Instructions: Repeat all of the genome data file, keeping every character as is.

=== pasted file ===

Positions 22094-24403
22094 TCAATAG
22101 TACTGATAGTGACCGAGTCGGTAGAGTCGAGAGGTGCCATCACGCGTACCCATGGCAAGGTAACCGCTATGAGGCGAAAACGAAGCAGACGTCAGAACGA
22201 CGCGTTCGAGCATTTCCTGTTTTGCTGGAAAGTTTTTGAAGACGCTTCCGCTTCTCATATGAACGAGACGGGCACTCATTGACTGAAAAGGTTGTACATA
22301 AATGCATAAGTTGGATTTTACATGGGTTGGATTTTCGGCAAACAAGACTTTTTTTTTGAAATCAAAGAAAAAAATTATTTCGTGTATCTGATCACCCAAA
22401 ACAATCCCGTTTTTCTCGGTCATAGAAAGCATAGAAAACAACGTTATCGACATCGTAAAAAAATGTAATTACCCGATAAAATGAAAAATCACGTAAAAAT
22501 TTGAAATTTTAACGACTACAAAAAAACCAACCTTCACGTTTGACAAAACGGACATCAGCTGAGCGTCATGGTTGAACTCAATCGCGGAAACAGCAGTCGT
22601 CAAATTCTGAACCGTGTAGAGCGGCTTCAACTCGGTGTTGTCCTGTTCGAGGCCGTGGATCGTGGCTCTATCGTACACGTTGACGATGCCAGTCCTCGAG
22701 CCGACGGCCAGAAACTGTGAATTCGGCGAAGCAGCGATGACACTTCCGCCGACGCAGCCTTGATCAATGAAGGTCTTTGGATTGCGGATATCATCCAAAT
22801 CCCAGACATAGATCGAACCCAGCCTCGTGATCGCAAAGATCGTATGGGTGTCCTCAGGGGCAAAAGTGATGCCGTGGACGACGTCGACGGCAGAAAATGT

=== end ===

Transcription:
Positions 22094-24403
22094 TCAATAG
22101 TACTGATAGTGACCGAGTCGGTAGAGTCGAGAGGTGCCATCACGCGTACCCATGGCAAGGTAACCGCTATGAGGCGAAAACGAAGCAGACGTCAGAACGA
22201 CGCGTTCGAGCATTTCCTGTTTTGCTGGAAAGTTTTTGAAGACGCTTCCGCTTCTCATATGAACGAGACGGGCACTCATTGACTGAAAAGGTTGTACATA
22301 AATGCATAAGTTGGATTTTACATGGGTTGGATTTTCGGCAAACAAGACTTTTTTTTTGAAATCAAAGAAAAAAATTATTTCGTGTATCTGATCACCCAAA
22401 ACAATCCCGTTTTTCTCGGTCATAGAAAGCATAGAAAACAACGTTATCGACATCGTAAAAAAATGTAATTACCCGATAAAATGAAAAATCACGTAAAAAT
22501 TTGAAATTTTAACGACTACAAAAAAACCAACCTTCACGTTTGACAAAACGGACATCAGCTGAGCGTCATGGTTGAACTCAATCGCGGAAACAGCAGTCGT
22601 CAAATTCTGAACCGTGTAGAGCGGCTTCAACTCGGTGTTGTCCTGTTCGAGGCCGTGGATCGTGGCTCTATCGTACACGTTGACGATGCCAGTCCTCGAG
22701 CCGACGGCCAGAAACTGTGAATTCGGCGAAGCAGCGATGACACTTCCGCCGACGCAGCCTTGATCAATGAAGGTCTTTGGATTGCGGATATCATCCAAAT
22801 CCCAGACATAGATCGAACCCAGCCTCGTGATCGCAAAGATCGTATGGGTGTCCTCAGGGGCAAAAGTGATGCCGTGGACGACGTCGACGGCAGAAAATGT